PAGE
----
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We need to see more men like Sheriff Robert Nolan taking action against the injustice of creating sanctuary states. He’s suing the New Jersey AG, who’s defying federal law in order to turn New Jersey into a sanctuary state, and Nolan wants no part of it. So Sheriff Nolan and Cape May County’s Board of Chosen Freeholders are suing in federal court to challenge their AG’s directive, barring Nolan and his officers from cooperating with ICE.
The actions of Attorney General Grewel are blatantly political. He’s using worn-out rhetoric and misleading his constituents. He points out that the law enforcement officers are supposed to enforce state criminal offenses, and the federal government is supposed to handle immigration violations. And his stated concern is insulting to the intelligence of his own officers:
Although state, county, and local law enforcement officers should assist federal immigration authorities when required to do so by law, they should also be mindful that providing assistance above and beyond those requirements threatens to blur the distinctions between state and federal actors and between federal immigration law and state criminal law. It also risks undermining the trust we have built with the public. (italics are mine)
Now the AG agenda becomes clearer. He acts as if there will be some dreadful misunderstanding between the federal and the state officers if they help each other (which they are more than willing to do). And he wouldn’t want to frighten the illegal immigrants into refusing to report crimes because ICE is doing their job. Of course, everyone will be at risk (including the illegal aliens) when criminal illegal aliens are allowed to walk free.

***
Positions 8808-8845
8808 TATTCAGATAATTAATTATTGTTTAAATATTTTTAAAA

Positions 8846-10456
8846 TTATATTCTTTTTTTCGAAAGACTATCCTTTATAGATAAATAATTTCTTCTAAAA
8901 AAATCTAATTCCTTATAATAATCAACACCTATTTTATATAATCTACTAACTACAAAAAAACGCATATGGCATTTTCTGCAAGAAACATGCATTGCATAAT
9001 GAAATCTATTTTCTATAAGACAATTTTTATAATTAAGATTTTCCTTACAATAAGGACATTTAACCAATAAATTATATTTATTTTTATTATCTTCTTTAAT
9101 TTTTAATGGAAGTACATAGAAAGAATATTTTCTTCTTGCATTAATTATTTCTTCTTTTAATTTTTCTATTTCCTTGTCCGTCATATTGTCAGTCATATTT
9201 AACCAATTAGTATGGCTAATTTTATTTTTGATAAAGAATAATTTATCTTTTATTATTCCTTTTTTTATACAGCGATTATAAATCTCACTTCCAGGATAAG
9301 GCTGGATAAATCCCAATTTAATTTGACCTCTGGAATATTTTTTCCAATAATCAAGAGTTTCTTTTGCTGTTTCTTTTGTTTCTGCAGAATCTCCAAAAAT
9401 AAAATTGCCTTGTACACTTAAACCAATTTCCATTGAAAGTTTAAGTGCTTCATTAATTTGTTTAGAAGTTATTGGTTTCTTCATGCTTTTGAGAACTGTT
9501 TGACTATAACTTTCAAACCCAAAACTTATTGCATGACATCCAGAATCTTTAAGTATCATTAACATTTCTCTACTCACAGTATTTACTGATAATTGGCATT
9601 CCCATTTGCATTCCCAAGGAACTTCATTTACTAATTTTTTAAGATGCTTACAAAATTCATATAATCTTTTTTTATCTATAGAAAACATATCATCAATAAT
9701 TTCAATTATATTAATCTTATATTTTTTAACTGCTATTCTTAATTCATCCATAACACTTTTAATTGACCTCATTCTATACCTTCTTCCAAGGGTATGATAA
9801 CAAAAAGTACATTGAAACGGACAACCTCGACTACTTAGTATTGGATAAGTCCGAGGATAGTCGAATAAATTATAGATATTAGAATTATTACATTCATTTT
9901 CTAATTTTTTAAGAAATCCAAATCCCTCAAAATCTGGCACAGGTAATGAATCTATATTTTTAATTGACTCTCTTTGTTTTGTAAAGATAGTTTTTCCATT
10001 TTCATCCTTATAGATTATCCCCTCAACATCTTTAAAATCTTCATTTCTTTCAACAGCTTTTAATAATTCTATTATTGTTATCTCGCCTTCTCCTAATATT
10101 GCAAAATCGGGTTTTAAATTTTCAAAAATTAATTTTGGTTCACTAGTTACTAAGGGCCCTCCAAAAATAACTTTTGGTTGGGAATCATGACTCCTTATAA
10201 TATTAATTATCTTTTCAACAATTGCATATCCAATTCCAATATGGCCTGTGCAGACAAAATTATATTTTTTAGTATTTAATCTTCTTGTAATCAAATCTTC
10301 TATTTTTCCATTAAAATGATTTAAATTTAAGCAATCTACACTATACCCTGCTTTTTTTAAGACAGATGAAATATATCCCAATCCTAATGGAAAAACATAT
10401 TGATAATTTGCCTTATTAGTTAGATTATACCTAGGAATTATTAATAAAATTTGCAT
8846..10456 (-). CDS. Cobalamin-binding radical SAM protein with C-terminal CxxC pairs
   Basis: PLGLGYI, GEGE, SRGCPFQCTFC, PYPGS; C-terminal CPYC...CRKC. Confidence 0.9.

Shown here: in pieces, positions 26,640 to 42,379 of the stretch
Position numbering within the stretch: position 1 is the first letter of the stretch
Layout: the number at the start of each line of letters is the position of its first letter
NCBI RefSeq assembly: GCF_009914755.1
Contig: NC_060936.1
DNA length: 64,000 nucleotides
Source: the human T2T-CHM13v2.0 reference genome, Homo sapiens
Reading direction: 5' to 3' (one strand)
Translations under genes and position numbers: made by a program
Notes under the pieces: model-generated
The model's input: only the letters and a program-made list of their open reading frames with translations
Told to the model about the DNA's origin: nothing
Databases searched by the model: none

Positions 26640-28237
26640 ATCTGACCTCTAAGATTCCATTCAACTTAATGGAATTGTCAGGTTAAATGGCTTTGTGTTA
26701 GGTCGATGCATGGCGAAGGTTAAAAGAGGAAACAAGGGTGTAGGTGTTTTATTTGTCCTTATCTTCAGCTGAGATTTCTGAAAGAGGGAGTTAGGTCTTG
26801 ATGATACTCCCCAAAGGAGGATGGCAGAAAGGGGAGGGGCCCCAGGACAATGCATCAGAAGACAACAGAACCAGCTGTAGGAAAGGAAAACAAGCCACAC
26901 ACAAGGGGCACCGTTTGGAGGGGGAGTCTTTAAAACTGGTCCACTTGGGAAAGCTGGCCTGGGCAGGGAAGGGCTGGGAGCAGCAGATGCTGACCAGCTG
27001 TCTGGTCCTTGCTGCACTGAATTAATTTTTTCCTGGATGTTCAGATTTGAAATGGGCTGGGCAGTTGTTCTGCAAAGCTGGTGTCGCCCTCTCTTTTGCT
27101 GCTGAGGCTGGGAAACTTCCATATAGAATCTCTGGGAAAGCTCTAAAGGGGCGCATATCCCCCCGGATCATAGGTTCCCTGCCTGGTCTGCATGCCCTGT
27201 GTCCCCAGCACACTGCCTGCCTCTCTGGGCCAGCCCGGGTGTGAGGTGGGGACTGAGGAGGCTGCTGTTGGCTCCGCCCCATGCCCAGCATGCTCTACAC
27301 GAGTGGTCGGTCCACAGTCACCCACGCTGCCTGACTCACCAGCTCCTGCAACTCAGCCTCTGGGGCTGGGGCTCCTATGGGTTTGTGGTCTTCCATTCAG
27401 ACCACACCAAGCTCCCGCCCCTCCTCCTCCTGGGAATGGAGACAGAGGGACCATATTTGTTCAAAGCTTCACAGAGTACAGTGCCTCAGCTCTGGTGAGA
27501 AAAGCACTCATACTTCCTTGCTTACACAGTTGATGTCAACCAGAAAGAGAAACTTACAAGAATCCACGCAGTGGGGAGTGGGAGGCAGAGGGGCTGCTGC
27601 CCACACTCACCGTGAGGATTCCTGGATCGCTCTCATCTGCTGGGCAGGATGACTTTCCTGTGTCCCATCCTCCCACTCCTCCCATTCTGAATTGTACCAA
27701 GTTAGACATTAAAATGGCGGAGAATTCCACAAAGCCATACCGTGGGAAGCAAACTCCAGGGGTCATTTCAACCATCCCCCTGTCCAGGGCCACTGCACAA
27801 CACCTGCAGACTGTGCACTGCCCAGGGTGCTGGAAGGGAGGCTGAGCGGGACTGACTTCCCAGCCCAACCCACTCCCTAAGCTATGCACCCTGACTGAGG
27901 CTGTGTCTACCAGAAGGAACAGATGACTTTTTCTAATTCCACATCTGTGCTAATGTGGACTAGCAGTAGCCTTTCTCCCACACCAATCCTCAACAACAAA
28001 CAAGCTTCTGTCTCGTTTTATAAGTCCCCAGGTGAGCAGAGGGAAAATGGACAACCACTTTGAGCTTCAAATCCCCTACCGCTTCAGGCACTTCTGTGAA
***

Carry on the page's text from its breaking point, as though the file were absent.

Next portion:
Since Sheriff Nolan could be removed from overseeing the jail (although it’s unlikely he’d lose his elected job) if he didn’t comply with the AG’s directive, he’s trying to do a work-around:
Because of the directive, Nolan’s officers must manually sift through data instead of using the ICE database. This creates problems when ICE’s offices are closed and time is of the essence.
For state-to-state extraditions, prisoners can be held for 7 days. Under Grewal’s directive, local police can only detain a prisoner wanted by ICE until midnight on the day they’re processed, Nolan explained.
The irony and tragedy of this situation should not be overlooked:
AG Grewel is afraid that people will not report on crimes that haven’t yet happened, but he won’t protect his own citizens because he might upset those who may or may not be citizens.
He is making the Sheriff’s department’s job more difficult by forcing them to manually locate data which may delay or prohibit arrests.
He is discouraging one of his own Sheriff’s departments from helping federal law enforcement because of a political decision, thus putting the state officers, ICE officers and the citizenry at risk.
He has put Sheriff Nolan in the position of risking his own job and reputation in order for the Sheriff to try to stop the AG and to protect the citizenry, as he is called to do.
I’ll let Sheriff Nolan have the last word:
‘There’s evil forces among us trying to just have their way for political gain,’ Nolan said, describing the entire situation as ‘absurd madness.’ ‘I never thought I’d see the day that I can’t work with a fellow law enforcement officer,’ he said.
‘[Cape May County police] don’t go out into the community. We don’t go knocking on doors in the middle of the night and ripping people apart from their families. We don’t go out into the vineyards and pull people out of the fields or go up on the boardwalk and grab people off the amusement rides,’ Nolan said. He and his officers just want to continue checking arrested people’s names against ICE’s database to ensure U.S. laws are enforced as written.
Sounds pretty insidious, doesn’t it?